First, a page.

HomebuyingHow Long Does It Take to Buy a House?

How Long Does It Take to Buy a House?

So, you’re thinking about buying your first home. If you’re like most people, you’re probably discouraged with thoughts of the roof caving in after you move in. You also probably think it’s just straight-up impossible since you don’t have enough cash for a 20% down payment plus all the closing costs. We could go on and on with the potential downsides people come up with as a reason not to become a homeowner.

We’re here to tell you that purchasing and owning a home isn’t all that complicated or scary if you do it the right way. For example, did you know that most first-time homebuyers use a program that allows them to put just 3.5% down? This article will detail step-by-step everything that you need to do to get the home of your dreams, as well as how long you can expect each step to take.

Photo by David McBee from Pexels

1. Get pre-approved for a mortgage (1-3 days)

When you think of buying a home, who do you think you should contact first? Most people would say a real estate agent. They are the ones who will be browsing through listings with you and showing you properties, right? A smart homebuyer, however, should talk to a mortgage loan officer first. Let us explain why.

Getting pre-approved for a mortgage is key to a smooth homebuying process. A pre-approval letter from a lender is instrumental – it shows the sellers and your real estate agent that you are serious about buying. It also gives you a better idea of how much home you can afford. Now, you might ask, “what exactly goes into the pre-approval process?”

Getting Pre-Approved

There are quite a few key factors that go into whether you will be approved or not and, if you are approved, the interest rate and terms you will receive. Let’s break them down.

  • Your credit history and credit score
  • Debt-to-income ratio
  • Stable income and employment history
  • Assets and Liabilities

Credit History & Credit Score

Your credit history and credit score go hand in hand. Generally speaking, the higher your credit score and the longer your credit history has been clean, the better interest rate you will receive. Don’t fret if your credit score isn’t perfect, though; a good loan officer will be able to take a look at where your credit is lacking and help you put together a plan to get your credit up to a point where you can get a favorable interest rate.

If your credit score is below 660, you might want to start the process early and clean up your credit report. Paying off debts is always a good way to raise your credit score, and you could also consider hiring a credit repair company to take care of disputes and errors on your credit report.

Debt-to-Income (DTI) Ratio

Your debt-to-income ratio, or DTI, is also critical. Simply put, your DTI is the amount of monthly debt you have (student loan repayments, auto loan payments, credit card payments, etc.) divided by your total monthly income. As a general rule of thumb, your debt-to-income ratio should be 36% or lower. In other words, if you make $6,000 per month, your monthly debt should not exceed $2,160 in total.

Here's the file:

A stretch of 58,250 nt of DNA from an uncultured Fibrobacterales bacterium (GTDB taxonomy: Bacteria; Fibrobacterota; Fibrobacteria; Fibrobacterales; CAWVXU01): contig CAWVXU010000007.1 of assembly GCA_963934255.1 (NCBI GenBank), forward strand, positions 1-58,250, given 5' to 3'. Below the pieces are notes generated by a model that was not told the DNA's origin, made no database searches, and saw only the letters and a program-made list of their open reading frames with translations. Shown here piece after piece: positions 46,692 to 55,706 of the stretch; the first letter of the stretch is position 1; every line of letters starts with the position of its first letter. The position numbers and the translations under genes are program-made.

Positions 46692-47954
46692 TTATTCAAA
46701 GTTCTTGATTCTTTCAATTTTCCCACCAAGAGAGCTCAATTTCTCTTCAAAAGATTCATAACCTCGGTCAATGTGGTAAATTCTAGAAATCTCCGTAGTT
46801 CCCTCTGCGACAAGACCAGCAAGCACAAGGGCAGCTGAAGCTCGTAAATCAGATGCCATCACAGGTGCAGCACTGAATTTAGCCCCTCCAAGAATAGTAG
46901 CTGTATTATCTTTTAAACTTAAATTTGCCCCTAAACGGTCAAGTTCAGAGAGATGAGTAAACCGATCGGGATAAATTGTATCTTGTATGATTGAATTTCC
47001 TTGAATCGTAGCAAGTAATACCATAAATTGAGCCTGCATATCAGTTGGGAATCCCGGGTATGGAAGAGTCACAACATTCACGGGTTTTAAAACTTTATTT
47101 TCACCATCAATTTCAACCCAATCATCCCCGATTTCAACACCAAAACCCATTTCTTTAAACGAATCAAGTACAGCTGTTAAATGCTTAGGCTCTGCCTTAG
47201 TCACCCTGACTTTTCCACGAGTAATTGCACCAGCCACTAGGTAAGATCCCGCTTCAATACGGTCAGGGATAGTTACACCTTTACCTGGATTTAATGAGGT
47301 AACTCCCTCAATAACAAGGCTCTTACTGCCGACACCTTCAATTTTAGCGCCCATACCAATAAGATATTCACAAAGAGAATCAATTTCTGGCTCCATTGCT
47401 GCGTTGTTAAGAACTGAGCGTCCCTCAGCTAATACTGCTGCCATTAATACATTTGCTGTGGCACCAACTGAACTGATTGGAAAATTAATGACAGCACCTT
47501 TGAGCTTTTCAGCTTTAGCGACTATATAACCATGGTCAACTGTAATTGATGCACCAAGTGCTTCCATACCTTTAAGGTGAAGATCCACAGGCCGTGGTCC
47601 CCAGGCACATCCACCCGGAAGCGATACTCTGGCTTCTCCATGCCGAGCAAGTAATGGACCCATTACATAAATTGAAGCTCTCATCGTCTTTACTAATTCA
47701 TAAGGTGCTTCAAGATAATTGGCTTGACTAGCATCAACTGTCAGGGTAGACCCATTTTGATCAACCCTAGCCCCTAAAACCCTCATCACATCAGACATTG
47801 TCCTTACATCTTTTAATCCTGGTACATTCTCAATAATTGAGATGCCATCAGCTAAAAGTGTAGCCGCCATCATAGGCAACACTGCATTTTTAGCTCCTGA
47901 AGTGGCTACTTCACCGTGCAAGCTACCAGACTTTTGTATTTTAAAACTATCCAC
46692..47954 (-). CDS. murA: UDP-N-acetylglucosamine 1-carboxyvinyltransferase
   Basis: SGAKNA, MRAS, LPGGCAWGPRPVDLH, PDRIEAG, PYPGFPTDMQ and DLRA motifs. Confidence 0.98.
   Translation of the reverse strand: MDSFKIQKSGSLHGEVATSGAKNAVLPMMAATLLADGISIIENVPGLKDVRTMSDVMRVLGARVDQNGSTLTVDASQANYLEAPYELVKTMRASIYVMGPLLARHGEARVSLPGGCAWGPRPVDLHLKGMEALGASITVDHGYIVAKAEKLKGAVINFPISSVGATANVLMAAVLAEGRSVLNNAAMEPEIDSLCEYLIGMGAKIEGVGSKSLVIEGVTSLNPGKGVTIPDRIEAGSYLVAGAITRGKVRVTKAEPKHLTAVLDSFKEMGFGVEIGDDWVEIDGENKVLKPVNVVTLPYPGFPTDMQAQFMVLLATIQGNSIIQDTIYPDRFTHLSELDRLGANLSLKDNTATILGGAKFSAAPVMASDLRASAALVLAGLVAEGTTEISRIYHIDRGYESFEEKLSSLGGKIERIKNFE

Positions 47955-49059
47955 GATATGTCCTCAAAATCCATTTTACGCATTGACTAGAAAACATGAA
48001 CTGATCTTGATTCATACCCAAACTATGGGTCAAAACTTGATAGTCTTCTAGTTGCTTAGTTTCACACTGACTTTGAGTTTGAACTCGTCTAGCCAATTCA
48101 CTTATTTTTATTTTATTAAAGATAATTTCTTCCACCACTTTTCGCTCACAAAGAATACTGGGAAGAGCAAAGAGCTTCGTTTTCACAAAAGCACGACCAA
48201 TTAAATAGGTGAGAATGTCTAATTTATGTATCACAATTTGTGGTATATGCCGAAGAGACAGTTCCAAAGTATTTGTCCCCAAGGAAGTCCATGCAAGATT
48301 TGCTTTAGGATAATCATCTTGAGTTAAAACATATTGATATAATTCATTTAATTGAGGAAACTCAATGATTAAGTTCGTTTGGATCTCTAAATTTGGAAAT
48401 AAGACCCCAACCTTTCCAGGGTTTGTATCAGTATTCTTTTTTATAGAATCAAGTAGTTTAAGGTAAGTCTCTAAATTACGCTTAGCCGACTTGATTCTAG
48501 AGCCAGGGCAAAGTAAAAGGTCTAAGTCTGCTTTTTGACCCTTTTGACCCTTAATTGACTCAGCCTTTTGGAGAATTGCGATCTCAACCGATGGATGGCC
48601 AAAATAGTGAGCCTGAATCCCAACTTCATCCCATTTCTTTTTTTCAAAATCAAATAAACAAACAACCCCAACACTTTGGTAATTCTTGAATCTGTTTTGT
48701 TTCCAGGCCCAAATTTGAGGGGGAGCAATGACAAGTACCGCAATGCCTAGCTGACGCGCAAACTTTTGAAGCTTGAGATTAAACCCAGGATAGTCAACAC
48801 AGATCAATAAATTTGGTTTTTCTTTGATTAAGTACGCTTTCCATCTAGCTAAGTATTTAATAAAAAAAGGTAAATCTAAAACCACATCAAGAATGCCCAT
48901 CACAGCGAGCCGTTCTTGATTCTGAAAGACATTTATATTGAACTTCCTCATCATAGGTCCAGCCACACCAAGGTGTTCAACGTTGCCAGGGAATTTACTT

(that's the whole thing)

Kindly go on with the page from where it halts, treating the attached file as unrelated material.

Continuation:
Stable Income & Employment History

Lenders also like to see that you have stable employment and have been with the same employer for a while. Most prefer that you have had a steady source of income for at least two years. It’s acceptable if you are self-employed, but you will need to be able to provide two years of proof of income, as well as a few additional documents, which we will touch upon shortly.

They will also take a look at your assets and liabilities. Most lenders like to see that you have at least six months of cash reserves in a checking account or other types of liquid funds so that you will not stop making your payments if you lose your source of income. In general, the more assets and less liabilities, the better.

Finally, the lender will need you to provide relevant documents. Here is a short list of items that most lenders will ask for:

  • 60 days of bank statements
  • Two most recent paystubs
  • W-2 tax return forms from the previous two years
  • Schedule K-1 (Form 1065) for self-employed borrowers
  • Asset account statements (retirement savings, stocks, bonds, mutual funds, etc.)
  • Driver’s license or U.S. passport

Once you’ve assembled all of that information and gotten pre-approved, you can start looking for a real estate agent with extensive market insights and knowledge in the areas you’re interested in. A good realtor can help you navigate the homebuying process as well as the contract negotiations.

2. Find a home (1 week – 3 months)

Now that you are pre-approved, you can start your home search. Take some time to browse through listings on sites like RealtyHop and go over what you want in your new home with your real estate agent. It might take a long time for you to find a property you like, depending on how strict your criteria are. Don’t get frustrated if you don’t find something you like after a couple of weeks. The timing is ultimately determined by available inventory in the areas you’re interested in and your preferences.

Keep in mind, however, that most pre-approval offers last for 60-90 days. Suppose your mortgage pre-approval expires before you enter a contract. In that case, you can apply to be pre-approved again, but know that it might ding your credit score, as the lender will likely run another credit check, which is considered a hard inquiry on your credit report. Treat it as an opportunity to shop around and look for more favorable rates and terms.

3. Make an offer (1-3 days)

Now that you’ve found your dream home, you can put together an offer. While this step only takes a few days, it’s often the most nerve-racking part of the homebuying process. Your agent will advise you on the price to offer, based on comparable sales and properties in the same area. Once you’ve decided on the price and terms with your real estate agent, your agent will draft submit the offer letter on your behalf. If you don’t have a real estate agent or prefer to submit the offer yourself, make sure your offer letter includes: